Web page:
Thank God, she was a woman with a chocolate survival gene.
At the next intersection, she turned left. Her chewing slowed. No one guarded the elevators. A Syn-En always stood sentry. This level housed all the leaders of the Neo-Sentient Alliance and their families. Access was strictly controlled and enforced. If someone took out this floor, the alliance was over.
And so was the war.
She swallowed her mouthful then allowed the biometric reader embedded next to the elevator door to scan her fingerprints and retinas.
The elevator acknowledged her command with a chime.
The skin between her shoulder blades tingled. Shifting to the right, she eyed the corridor behind her in the reflection of the stainless steel panel. Nobody. Perhaps she should stop watching horror movies for a while. A decade or two at the most. Her leg bounced with impatience. Okay, she could watch the occasional zombie movie.
Zombies weren’t real.
She didn’t think zombies were behind her. So what was watching her? Crickets chirped inside her head. Angling her body, she propped a shoulder against the panel and kept the hall in her peripheral vision. “Ghosts. I won’t watch any more movies with ghosts.”
Not that her vow helped now. Was that a black mass near the third door on the right? Had it just moved? Sweat slicked her palms. Her heart rate increased. “What’s taking so long?”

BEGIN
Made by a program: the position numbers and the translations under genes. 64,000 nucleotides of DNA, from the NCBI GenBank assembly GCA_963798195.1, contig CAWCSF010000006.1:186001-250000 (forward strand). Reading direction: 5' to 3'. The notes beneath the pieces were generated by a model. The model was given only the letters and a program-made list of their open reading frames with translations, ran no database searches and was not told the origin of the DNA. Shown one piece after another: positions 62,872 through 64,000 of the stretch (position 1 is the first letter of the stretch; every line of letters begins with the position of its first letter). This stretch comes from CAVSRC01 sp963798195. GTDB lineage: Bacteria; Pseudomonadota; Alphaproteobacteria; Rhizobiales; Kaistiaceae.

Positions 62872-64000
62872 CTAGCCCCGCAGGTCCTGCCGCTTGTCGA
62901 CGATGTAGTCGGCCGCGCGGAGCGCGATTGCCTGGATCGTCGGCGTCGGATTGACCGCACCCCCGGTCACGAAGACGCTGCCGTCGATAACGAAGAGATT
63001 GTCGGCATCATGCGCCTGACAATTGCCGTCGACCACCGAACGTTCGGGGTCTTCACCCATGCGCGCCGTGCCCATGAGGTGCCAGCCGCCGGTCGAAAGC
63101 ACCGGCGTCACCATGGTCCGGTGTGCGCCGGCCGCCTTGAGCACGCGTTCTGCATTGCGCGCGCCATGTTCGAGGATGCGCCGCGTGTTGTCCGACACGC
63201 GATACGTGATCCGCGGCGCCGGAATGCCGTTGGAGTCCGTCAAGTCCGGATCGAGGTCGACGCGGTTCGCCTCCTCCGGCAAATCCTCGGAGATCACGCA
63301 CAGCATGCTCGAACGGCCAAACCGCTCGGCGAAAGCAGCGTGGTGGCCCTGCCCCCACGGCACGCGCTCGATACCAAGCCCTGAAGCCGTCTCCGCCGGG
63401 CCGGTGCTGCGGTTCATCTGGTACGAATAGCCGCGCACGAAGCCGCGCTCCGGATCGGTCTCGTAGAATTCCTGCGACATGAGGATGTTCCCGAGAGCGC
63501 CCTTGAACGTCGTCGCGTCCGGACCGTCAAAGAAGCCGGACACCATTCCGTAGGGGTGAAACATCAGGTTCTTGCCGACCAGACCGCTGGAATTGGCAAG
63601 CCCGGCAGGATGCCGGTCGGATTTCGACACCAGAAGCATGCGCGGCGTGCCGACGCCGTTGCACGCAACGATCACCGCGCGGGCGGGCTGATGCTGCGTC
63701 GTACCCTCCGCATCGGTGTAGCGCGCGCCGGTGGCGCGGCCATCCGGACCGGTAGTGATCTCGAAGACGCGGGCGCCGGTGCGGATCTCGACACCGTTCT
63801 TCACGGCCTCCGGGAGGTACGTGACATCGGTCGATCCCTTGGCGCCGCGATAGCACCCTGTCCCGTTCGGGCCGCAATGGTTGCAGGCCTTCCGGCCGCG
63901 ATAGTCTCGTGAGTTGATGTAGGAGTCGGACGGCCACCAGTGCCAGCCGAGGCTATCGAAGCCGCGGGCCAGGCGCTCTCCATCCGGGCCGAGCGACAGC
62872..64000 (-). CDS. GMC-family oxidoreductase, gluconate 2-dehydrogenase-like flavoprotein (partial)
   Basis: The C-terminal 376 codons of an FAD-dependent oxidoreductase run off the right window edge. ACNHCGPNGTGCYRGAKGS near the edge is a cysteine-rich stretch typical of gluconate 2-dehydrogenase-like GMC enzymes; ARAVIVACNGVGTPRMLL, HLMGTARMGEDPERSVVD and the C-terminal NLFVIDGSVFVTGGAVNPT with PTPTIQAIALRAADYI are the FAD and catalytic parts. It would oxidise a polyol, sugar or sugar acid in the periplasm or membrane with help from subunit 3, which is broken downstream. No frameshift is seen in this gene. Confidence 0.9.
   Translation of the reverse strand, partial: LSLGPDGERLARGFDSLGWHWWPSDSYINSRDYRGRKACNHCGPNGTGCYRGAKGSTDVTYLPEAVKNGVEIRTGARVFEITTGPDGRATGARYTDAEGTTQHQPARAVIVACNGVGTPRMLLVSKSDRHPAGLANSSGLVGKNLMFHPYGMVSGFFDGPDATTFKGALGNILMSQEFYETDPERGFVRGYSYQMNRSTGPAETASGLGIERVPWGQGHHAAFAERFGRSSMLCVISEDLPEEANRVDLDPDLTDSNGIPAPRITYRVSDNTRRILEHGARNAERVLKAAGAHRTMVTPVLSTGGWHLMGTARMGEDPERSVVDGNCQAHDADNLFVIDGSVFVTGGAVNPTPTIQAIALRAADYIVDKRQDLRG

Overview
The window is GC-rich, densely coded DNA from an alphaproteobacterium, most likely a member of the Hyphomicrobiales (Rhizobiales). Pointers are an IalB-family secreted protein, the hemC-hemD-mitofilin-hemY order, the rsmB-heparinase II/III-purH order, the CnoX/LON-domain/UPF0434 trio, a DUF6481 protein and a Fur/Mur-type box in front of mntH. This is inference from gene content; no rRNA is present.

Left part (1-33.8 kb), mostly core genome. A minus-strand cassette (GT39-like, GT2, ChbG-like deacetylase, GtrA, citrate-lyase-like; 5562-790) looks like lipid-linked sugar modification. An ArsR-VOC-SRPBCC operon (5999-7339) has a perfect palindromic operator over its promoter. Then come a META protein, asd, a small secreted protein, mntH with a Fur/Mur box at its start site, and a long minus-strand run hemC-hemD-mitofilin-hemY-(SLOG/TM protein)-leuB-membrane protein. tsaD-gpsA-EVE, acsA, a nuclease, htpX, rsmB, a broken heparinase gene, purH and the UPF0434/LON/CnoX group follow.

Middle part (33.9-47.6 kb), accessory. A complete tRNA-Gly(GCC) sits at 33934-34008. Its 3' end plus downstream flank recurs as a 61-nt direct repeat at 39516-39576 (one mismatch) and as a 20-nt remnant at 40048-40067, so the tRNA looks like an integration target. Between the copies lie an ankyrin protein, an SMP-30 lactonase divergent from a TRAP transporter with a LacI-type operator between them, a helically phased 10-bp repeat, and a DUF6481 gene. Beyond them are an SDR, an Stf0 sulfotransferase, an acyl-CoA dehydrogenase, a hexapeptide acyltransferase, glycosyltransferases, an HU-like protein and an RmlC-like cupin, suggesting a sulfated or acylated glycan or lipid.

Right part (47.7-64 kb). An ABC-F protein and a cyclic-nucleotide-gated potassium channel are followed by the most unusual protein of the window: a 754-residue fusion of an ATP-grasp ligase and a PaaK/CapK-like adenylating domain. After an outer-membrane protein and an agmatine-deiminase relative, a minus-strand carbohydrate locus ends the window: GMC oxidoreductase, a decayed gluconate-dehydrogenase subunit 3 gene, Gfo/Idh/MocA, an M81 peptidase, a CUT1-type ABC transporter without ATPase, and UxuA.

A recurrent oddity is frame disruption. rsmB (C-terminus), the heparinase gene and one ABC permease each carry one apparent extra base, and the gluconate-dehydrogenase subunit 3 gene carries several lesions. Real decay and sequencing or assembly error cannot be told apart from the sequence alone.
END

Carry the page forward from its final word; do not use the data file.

She pushed the call button again. A sliver of light grew from the top of the elevator and extended to the floor. The bell chimed again, and the doors slid open.
Six Syn-En stared back at her. The grim set of their mouths softened and the darkness left their eyes. As one they raised their right arms. Green diagnostic beams shot out of their wrists, washing over her.
Blond haired cadet London broke first. She tossed her slim arms around Nell. “You are here.”
“Yes, I’m here. I rested just like Doc said.” Where else would she be? Nell patted the young Syn-En’s back. Once released, she stepped inside, presenting them with her back. “And I ate.” She added knowing every word would be reported to Bei. “Now, I’m late for the meeting. Put bunny ears and a cotton tail on me and call me the White Rabbit.”
Bald Cartagena joined London placing themselves in front of her before the doors closed.
Nell shifted back and stepped onto Lieutenant Ecuador’s toe. “Sorry.”
The soldiers formed a close circle around her, like petals on a bud.
Uh-oh. They wouldn’t be so protective unless… Her mouth dried. “Has something happened? Is Bei alright?”
“The Admiral is unharmed.” London’s blond ponytail brushed her collar. “He wishes us to escort you to him. He doesn’t want you getting lost again.”
“Again?” Okay, maybe Nell had gotten turned around two or ten times. But that was at least a week ago. And to be fair, rooms and dead ends now stood where there had been throughways before. It was a very big ship, getting divided into small pieces to make room for all the refugees.
“Lost. Again.” London nodded. She stared straight ahead, red tinged her cheeks. “The admiral asks me to tell you that the next time you find yourself lost, to check in with the nearest station and ask for directions.”
Nell’s jaw swung open. “It’s a pretty straight shot from my cabin to the briefing room.” One she’d walked nearly every day for the last six months. “I hardly think I was in danger of losing my way.”
Although if Nell had known getting lost was a free pass on a meeting or two she might have used it before.
“But you—” London winced.
Cartagena hissed through his teeth and shook his bald head.